In this digital first era, users need to be aware of technology-facilitated gender-based violence and how to report it says Wits GEO.  

A collaboration between Sunnyside Hall’s student development and gender equity office and the Wits Gender Equity Office (GEO) hopes to make students aware various forms of online violence and harassment.

The event named “Siders for Survivors,” cleverly plays on the residence name “Sunnyside,” and took place at their main study hall on May 18, 2023. The GEOs started off with definitions and examples of gender-based violence (GBV) students may experience on campus and ways to report and find help.

However, it wasn’t until technology-facilitated GBV (TF_GBV) was mentioned that people sat up in their chairs and started engaging in the discussion more enthusiastically.

TF-GBV  refers to acts of harm, such as sexual, physical, psychological, or social abuse, that are carried out or intensified using digital tools like social media. It includes cyberbullying, online harassment, non-consensual sharing of intimate content, and any other harmful behaviours online.

GEO intern Ebenezer Maimele presented the six categories that fall under TF-GBV to the group. Maimele said something as innocuous as sharing posts that portray someone in a negative light could be classified as an act of TF-GBV. Bystanders can be held legally liable for any harm caused depending on what they post or repost.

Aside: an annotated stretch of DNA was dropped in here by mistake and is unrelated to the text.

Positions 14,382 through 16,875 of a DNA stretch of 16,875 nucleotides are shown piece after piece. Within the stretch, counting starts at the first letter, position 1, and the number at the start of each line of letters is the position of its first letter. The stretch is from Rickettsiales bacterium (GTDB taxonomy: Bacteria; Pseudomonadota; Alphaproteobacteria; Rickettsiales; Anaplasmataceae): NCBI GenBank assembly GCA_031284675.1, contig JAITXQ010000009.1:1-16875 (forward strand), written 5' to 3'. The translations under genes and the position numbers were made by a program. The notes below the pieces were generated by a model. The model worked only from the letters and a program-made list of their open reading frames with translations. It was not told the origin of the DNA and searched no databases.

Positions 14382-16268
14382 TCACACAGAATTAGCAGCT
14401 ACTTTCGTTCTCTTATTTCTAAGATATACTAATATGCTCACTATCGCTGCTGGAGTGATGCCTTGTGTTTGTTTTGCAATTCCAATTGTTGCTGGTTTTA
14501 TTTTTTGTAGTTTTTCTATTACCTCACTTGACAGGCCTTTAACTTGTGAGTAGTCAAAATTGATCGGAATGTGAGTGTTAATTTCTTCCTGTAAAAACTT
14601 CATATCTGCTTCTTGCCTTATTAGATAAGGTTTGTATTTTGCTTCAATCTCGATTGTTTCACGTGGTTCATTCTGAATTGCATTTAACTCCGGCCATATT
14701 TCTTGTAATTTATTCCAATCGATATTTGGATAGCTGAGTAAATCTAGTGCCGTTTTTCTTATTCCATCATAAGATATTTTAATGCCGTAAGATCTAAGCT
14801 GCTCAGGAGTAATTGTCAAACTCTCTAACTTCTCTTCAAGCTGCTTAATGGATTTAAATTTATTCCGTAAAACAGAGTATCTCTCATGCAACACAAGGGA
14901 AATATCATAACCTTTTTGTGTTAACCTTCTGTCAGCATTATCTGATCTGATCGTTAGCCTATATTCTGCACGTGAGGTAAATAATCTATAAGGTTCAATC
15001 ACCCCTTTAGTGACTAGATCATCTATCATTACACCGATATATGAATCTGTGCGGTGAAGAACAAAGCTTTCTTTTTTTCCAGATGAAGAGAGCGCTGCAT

Maimele, said people can be “upstanders” instead, by abstaining from liking, sharing, or reposting TF-GBV posts. In this way one avoids complicity and can take further action by reporting TF-GBV they come across on the timeline.

Attendee, Chioma Nzelu (18) said, “We often perceive gender-based violence as highly aggressive and explicitly violent, but it can also be subtle and considered normal or a daily occurrence.” 

Tiisetso Maleke (25), GEO member said she hopes more students report any misconduct experienced on campus, “we are there for everybody,” not just women. 

Mukelwe Mdluli (21), Sunnyside’s student development and gender and transformation officer, shared the sentiment, and said awareness is the first step in empowering students.  

FEATURED IMAGE: Wits GEO armbands which were gifted to the attendee’s of the “Siders for Survivor’s” event. Photo: Terri-Ann Brouwers